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Posts tagged ‘witness dance’

How Beautiful She Must Have Been

“How beautiful she must have been, he thought, reflecting at the same time that this was truly a dreadful thing to say of a woman, as if beauty were necessarily and invariably confined to youth.” — Ruth Rendell, The Monster in the Box

How can a woman first feel her own beauty, know it, live in it, before the witnesses, known and unknown, begin to parade their more or less appropriative gaze across our bodies? Culture designates that the appearance of a woman exceeds all else, and it is our youthful beauty that is most prized. Eyes latch on, grasp, grip, grind. We are invited or rejected. We ‘work’ this or don’t, but it is impossible to avoid. Eyes stealing beauty, steal soul as well. It is a serious though common offense to steal a woman’s beauty, and for a woman to let it be stolen. We go hungry. (Another stealer/spoiler: the average camera. It doesn’t do so well with sags and wrinkles, but neither can it catch starry skies, nightscapes, or wavering seaweed under the water. It misses some very beautiful things. )

In Dancemeditation, we close our eyes and move, feeling what we are doing, and tune our awareness to an eyeless world. Our other four senses resuscitate. We relocate. We root. As we digest self as sensation, motion, texture, scent, the visual and cognitive aspects recede, becoming proportionally smaller in our identification of self. Simultaneously, this non-visual, elongated, un-judged experience magnifies the alterior aspects of self. We are the sensation of ourselves, not only what we think or see that we are. (Or for that matter, what others think or see that we are.)

Most important, as our own beauty becomes associated with a filled-out interior world — our beautiful inner state, a touch that we find beautiful, or scent, taste, sound — beauty belongs to us, and beauty is where we belong. We reclaim stolen beauty. If it was a land we weren’t allowed to inhabit, we are now in perfect residence. Beauty is our home.

A woman’s beauty must always be, first, a subjective discovery and, second, a witnessed corroboration. Discovering her beauty is a journey involving all five senses and a reflective mind. Being witnessed thereafter is a delicate honor.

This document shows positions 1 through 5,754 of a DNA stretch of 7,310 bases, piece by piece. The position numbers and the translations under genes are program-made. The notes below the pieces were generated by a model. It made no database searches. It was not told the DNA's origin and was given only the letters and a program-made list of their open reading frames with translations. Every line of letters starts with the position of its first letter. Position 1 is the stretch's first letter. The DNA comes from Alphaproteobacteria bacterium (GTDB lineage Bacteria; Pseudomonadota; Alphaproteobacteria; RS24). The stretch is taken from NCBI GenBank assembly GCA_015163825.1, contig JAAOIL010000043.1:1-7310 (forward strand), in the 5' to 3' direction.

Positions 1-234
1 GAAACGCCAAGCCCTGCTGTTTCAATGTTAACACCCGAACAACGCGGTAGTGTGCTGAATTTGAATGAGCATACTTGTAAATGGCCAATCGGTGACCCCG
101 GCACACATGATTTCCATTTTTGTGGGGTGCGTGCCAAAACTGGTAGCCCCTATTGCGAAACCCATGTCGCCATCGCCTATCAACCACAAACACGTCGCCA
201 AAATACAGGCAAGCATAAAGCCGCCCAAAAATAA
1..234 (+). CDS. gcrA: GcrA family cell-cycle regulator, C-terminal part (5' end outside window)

What is your beauty?

Witnessing Expanded

I lay belly down on the deck of my cabin, rolling my thighs on warming wood, smelling the day. I watched a small brown bird hop from blade to blade in the grass. All of sudden my breath opened deep. I felt my body melt into the wood, and my back absorb the blue sky peeling away the fog cover. All the days spent witness dancing in workshop in recent years, where I learned to watch people without ‘leaving my body’, suddenly clicked in. I’ve worked diligently over time to stay in my body and see, stay connected to my breath and see. This morning it blossomed naturally,  unbidden and un-labored. I was seeing, breathing, feeling my body.

In the past, I’ve so often seen through a haze of my preoccupations. I’ve been afraid of letting time pass, of letting it slow, of letting it stop, sit beside me, and open the tight little packet in my chest.

Today the bees still toddled from dandelion to dandelion, but there were the front edges of autumn — choke cherries veined with burnt red, the sun leaning down at angle, and the first migrating ‘v’ of birds. Time so full. My body filling with it all.

Dunyati Alembic at Kripalu

In its beauty and integrity, the Dunyati Alembic had the deserved honor of being the Wednesday evening event in the Main Hall at Kripalu Center for Yoga in the Berkshires.  The Main Hall is a high vaulted temple, dramatically lit, with soft carpeted floors, and Wednesday evening is usually a community kirtan with many attendees. February 10th, the Alembic conducted the meditation by leading the observing community of 75–80 people into a deepening interior world with our Dancemeditation.

Our program was an hour in length with all nine members remaining in the Witnessed Arena the entire time. The dancers, wearing pale, flowing clothing, sometimes moved in a specific practice and sometimes watched in witness practice. The goal was to stay relaxed and connected to breath during the sequence of practices and transitions while being observed — simple, but difficult.

The tone and stability was set by a long Opening Sequence. The Walking Meditation was particularly arresting in the pale silks, some dancers dragging veils or holding them bunched but quiet. It had a sense of women across many times and generations. The variety of ages and body types contributed to the sculptural beauty and was refreshing in meaning. The final line of dancers standing along the front of the space shimmying for a period of time gazing straight at the audience, then standing still  facing the audience, eyes closed in a minute of silent meditation was exquisite. There was no coercion, only a pure intimacy. Viewers eyes had time to breathe and see. To rest their eyes on each quiet face.